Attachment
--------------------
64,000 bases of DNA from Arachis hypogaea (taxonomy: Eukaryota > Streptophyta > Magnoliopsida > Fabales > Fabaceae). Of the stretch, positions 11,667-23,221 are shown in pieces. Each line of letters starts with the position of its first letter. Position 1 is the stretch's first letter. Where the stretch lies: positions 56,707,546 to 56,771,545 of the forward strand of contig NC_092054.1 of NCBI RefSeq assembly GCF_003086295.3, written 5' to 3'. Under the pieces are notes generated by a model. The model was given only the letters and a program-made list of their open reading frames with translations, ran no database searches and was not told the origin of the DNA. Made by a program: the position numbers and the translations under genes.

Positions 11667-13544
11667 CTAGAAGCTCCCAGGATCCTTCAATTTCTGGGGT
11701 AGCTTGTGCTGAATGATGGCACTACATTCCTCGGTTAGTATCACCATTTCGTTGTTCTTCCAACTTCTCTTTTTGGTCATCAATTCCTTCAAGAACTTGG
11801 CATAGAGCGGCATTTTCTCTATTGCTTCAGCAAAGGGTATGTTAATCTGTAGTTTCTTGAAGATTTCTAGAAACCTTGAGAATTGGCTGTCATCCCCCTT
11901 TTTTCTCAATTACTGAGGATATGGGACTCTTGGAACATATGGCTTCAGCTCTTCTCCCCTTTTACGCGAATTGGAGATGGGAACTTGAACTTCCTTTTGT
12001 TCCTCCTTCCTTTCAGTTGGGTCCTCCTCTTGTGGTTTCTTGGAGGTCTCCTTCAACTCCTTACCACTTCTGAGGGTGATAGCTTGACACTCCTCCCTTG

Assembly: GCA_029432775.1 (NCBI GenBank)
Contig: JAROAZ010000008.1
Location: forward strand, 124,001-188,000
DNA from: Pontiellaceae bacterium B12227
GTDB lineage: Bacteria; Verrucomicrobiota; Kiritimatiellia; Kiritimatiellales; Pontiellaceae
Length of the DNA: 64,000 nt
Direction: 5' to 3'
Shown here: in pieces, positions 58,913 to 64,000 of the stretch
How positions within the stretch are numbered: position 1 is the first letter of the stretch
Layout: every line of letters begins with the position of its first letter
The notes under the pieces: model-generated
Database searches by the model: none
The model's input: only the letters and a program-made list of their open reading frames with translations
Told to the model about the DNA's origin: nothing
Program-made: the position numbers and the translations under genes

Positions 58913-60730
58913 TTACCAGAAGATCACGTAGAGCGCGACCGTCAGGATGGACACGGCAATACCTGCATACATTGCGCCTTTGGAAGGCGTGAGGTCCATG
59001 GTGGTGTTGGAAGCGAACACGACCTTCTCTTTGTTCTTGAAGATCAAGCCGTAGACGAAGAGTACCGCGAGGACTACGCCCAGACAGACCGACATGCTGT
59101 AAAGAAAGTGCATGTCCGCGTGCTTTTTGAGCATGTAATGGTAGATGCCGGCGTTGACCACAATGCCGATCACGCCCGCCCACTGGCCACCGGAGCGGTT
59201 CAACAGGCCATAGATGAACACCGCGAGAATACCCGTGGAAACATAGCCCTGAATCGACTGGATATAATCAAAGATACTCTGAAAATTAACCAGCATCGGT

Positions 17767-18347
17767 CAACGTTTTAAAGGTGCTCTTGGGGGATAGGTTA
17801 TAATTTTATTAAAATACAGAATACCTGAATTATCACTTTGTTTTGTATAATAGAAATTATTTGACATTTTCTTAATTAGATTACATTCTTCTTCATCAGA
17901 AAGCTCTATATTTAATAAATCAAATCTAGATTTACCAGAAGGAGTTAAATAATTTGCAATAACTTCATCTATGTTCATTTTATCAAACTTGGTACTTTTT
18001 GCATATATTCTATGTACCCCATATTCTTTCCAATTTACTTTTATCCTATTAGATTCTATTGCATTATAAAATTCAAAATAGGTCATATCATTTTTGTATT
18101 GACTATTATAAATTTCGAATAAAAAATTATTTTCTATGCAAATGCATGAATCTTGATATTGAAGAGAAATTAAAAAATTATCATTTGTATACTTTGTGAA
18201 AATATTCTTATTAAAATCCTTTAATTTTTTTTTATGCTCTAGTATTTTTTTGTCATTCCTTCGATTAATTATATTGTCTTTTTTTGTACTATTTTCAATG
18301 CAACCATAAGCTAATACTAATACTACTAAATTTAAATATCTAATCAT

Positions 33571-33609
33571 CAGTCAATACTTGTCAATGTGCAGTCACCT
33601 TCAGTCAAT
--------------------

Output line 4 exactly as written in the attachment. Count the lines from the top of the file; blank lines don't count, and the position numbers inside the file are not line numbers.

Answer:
11701 AGCTTGTGCTGAATGATGGCACTACATTCCTCGGTTAGTATCACCATTTCGTTGTTCTTCCAACTTCTCTTTTTGGTCATCAATTCCTTCAAGAACTTGG